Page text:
I was just going through some old voice memos and found one about a dream I’d had recently:
I’m in the faculty lounge at work, telling somebody that a former coworker, Jeanelle (who used to be the English Department Chair at my school) had died. A few minutes later, Jeanelle walks into the room. Stunned, I apologize profusely for telling people that she had died. I can tell that it bothers her a bit, but she forgives me. After all, I can be forgiven for thinking that she had died–especially since she did in real life.
A beautiful redheaded woman sits nearby, has heard the entire discussion, and is not as forgiving. She gives me the evil eye, and I try to explain that I have made an innocent mistake. As I explain myself, she says nothing, but she clearly grows angrier. The more I explain, the angrier she gets, and the darker the rest of the room gets, until I see nothing but her fury. She launches at me.
I find myself in my parents’ house, circa 1988. I’m trying to talk on the phone with a friend from college (which doesn’t make sense because I hadn’t met my college friends that long ago). My brother and sisters are goofing off and making it extremely difficult to have a conversation. I go upstairs to use the phone in my old bedroom (which certainly didn’t have a phone in real life). One of my sisters in on the line, complaining that she needs to use the phone. I tell my friend I’ll call him back some other time. I hang up.
I try to go to sleep in my old twin-sized bed with the brown blanket. My brother is already asleep in his bed. I can’t get to sleep. I also can’t speak. I feel as if something is physically restraining me. I figure it’s just sleep paralysis–which is no big deal now since I know what that is, but when you’re ten or eleven it’s still pretty damn scary. But I realize that this isn’t mere sleep paralysis, that something actually is restraining me. I try to talk to my brother, but my words are muffled by this thing’s grip over my mouth.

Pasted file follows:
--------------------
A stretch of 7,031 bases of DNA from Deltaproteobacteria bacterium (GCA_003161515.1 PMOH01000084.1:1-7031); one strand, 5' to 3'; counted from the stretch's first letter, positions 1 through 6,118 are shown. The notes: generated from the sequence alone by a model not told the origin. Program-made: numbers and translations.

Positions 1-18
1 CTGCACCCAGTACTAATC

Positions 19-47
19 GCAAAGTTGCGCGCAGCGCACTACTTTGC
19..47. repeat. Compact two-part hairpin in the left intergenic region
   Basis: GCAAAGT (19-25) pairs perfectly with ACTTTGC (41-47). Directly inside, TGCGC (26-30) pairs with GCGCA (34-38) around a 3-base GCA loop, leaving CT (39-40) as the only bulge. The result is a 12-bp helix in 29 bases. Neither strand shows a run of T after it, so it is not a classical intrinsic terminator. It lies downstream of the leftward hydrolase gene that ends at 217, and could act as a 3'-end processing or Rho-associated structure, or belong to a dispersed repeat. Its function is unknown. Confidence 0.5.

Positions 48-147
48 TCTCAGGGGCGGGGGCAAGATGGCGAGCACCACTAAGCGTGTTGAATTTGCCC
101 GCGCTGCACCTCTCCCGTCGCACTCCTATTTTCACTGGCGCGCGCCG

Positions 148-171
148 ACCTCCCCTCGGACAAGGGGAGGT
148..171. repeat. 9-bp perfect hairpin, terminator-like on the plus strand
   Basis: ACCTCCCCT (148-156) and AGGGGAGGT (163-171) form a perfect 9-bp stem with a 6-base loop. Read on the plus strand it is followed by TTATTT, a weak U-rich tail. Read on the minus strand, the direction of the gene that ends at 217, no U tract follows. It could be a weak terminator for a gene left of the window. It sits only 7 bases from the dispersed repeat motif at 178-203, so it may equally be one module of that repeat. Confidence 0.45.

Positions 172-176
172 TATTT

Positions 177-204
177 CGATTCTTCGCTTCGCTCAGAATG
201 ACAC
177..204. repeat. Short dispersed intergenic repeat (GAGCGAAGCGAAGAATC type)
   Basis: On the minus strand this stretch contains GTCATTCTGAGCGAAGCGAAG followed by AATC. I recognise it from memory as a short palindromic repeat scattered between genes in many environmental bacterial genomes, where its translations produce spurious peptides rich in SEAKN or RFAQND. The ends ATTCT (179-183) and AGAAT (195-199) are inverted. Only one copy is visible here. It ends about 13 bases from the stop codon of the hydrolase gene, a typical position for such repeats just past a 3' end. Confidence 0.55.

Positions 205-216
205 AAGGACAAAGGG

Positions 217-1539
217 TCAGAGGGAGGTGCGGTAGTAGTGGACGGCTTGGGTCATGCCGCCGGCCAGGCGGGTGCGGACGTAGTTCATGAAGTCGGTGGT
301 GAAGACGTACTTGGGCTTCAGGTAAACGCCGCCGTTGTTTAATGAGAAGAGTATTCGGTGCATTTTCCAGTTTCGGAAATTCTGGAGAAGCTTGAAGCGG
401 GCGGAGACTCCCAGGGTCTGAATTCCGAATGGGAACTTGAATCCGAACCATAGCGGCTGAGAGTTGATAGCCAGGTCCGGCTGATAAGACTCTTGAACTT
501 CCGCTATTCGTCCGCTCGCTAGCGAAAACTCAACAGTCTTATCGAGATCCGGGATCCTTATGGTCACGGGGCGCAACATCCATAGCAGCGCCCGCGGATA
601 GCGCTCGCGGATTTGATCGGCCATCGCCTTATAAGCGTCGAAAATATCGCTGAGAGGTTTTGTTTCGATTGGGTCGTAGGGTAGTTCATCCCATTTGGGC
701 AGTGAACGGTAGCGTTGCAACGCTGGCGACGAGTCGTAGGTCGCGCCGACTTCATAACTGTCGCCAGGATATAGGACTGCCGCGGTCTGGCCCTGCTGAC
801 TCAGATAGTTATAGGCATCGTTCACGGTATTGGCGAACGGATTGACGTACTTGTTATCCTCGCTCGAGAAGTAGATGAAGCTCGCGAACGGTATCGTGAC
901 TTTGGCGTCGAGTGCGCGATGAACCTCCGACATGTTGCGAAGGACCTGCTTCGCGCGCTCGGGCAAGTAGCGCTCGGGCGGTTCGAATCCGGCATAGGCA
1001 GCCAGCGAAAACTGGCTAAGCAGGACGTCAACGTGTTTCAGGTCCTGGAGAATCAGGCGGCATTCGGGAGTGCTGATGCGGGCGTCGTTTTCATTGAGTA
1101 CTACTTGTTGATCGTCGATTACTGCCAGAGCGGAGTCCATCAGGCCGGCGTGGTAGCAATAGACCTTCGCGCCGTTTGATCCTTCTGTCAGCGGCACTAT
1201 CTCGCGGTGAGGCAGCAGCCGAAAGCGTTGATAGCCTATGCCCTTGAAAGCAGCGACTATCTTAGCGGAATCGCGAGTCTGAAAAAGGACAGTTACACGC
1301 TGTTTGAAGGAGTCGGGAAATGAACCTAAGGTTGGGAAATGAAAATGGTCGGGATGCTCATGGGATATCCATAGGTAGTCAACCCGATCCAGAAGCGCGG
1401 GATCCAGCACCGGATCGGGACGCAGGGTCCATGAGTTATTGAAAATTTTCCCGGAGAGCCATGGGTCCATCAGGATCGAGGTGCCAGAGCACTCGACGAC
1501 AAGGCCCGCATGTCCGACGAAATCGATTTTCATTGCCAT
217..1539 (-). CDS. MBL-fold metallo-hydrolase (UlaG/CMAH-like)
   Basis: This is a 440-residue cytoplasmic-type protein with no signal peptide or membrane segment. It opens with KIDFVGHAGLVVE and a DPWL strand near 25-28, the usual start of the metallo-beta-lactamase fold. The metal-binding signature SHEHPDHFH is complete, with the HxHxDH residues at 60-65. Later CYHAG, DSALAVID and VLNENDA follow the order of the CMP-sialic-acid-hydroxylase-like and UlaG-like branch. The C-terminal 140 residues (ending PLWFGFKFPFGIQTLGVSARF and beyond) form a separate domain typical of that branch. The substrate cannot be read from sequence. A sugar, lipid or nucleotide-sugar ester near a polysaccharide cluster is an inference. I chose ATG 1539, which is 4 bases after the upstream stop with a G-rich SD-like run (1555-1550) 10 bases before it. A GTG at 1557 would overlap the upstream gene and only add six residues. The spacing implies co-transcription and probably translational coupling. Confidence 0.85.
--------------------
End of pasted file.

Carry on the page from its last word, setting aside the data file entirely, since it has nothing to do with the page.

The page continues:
I reached over and shook my brother awake. He asks, “Are you nuts?” I try to ask my brother if he can feel whatever’s restraining me. I guide my brother’s hand towards the invisible thing to see if he can feel it. He says he can feel the ghost. So we grab it and wrestle it off me. It slips away.
The family’s three Siamese cats are lying on my bed, tails lashing back and forth angrily, all staring intently at a particular corner of the room, opposite the door. My brother points at the corner and says, “It had to go that way. Maybe it lives under the house, or between the floors, or in the wall.”
So I go to the corner where the ghost had hidden, presumably waiting until I tried to go to sleep again, and get him in a bearhug. My brother and I drag it out of the room, into the hallway, and punch it and stomp on it until it gives up, apologizes and leaves forever.
I woke up and thought it was an especially strange dream. I wondered if I had the dream because of what I had said about Jeanelle dying. I looked around and realized that I was still in my old bedroom at my parents’ house in 1988.
I woke up for real. I think.